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Opgepoetst | 2-8-2019

Sweetgrass makes food last longer

Sweatgrass, a north European grass variety, contains two hitherto unknown natural preservatives that are potentially interesting for the food industry. Lithuanian and Wageningen researchers published the news in the May edition of the Journal of Agricultural and Food Chemistry.

The substances were discovered by sandwich PhD researcher Audrius Pukalskas. Dividing his time between the Kaunus University of Technology and Wageningen University, Pukalskas is working on identifying natural substances that delay spoiling, which are found in the native vanilla grass or sweetgrass.

Pukalskas had already discovered that rapeseed oil becomes rancid less quickly when extracts of sweetgrass are added to it. The researchers believe that it is these most recently identified compounds that are responsible for delaying the spoiling process.

"The compounds we have now isolated are the most powerful oxidants that we have found in the plants," says second author Dr Teris van Beek. "We have mapped their structure using NMR equipment. Now we are looking into their possible applications."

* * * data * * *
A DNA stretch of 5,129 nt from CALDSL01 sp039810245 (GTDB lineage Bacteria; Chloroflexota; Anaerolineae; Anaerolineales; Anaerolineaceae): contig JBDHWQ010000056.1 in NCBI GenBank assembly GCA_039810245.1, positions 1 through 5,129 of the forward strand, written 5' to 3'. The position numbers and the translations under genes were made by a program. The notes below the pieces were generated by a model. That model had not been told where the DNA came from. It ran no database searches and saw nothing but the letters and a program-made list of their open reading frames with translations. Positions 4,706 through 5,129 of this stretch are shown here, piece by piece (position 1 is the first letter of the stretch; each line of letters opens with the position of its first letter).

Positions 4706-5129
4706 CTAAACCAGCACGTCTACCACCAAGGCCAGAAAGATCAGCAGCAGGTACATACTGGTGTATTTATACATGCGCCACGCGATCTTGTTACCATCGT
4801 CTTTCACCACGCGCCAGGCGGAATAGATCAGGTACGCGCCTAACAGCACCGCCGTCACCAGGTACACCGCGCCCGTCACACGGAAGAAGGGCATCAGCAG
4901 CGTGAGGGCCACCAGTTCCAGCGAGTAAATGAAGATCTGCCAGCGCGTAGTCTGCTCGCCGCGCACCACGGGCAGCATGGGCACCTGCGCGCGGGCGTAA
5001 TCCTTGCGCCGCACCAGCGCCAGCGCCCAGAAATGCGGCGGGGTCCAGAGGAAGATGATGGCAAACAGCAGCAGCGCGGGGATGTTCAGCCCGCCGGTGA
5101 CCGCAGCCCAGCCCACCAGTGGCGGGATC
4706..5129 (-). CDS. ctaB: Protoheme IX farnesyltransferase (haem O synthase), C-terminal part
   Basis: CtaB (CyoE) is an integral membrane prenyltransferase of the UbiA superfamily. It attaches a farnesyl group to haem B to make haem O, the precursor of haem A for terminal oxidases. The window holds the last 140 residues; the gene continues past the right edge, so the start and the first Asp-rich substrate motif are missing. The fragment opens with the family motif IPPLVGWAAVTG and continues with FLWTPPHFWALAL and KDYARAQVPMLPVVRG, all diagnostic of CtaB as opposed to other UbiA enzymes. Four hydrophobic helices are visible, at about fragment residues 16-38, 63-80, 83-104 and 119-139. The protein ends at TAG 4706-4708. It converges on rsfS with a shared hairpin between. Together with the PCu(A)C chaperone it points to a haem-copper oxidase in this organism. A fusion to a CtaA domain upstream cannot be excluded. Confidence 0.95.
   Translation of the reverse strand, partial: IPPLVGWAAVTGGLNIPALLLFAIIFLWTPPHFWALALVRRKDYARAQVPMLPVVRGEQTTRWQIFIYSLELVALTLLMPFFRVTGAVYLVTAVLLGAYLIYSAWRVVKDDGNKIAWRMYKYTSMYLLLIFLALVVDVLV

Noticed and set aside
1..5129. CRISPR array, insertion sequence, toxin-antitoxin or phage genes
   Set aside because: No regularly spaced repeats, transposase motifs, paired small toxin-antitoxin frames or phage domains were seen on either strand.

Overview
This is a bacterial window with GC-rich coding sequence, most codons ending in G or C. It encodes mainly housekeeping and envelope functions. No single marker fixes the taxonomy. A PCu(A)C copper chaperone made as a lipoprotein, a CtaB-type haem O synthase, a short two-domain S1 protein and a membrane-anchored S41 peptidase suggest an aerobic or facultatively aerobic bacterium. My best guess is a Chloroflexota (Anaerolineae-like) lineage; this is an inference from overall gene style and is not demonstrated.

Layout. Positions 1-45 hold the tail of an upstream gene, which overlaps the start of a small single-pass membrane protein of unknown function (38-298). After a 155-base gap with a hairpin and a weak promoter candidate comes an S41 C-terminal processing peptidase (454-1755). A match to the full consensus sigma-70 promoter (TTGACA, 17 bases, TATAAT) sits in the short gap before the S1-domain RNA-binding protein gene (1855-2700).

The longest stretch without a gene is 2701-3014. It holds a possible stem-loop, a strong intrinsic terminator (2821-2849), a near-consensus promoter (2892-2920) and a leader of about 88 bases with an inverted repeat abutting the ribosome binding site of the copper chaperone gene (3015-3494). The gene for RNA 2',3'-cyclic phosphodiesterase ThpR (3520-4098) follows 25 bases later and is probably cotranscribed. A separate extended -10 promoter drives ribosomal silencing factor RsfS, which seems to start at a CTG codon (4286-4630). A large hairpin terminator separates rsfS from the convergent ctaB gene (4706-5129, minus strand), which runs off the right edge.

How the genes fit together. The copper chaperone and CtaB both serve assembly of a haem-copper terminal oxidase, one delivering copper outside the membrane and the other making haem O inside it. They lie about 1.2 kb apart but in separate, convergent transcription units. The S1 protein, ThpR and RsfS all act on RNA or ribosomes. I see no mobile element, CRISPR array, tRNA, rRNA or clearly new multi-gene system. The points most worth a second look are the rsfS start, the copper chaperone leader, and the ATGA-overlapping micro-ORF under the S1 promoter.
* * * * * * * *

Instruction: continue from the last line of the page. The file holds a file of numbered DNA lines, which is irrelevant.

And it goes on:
Sweetgrass is found in the taiga and steppe areas towards the northern polar regions in both America and Eurasia. When it is burned it produces a sweet smell that to modern Westerners is reminiscent of sweets and desserts.

The old native American Indians and Euriginals were less prosaic, and ascribed a purifying effect to the sweet smell. In some European areas the grass was burnt in church to exorcise demons.

Pukalskas will graduate in Wageningen, and is supervised by Professor Aede de Groot here and the Lithuanian Professor Rimantas Vanskutonis. His supervisor in Lithuania has spent the last fifteen years searching for natural aromas, antioxidants and antimicrobial compounds for the food industry. In recent years he has been doing this together with the Food Chemistry Group and the Laboratory of Organic Chemistry at Wageningen University. [Link]

Weekblad voor Wageningen UR, 30 mei 2002.

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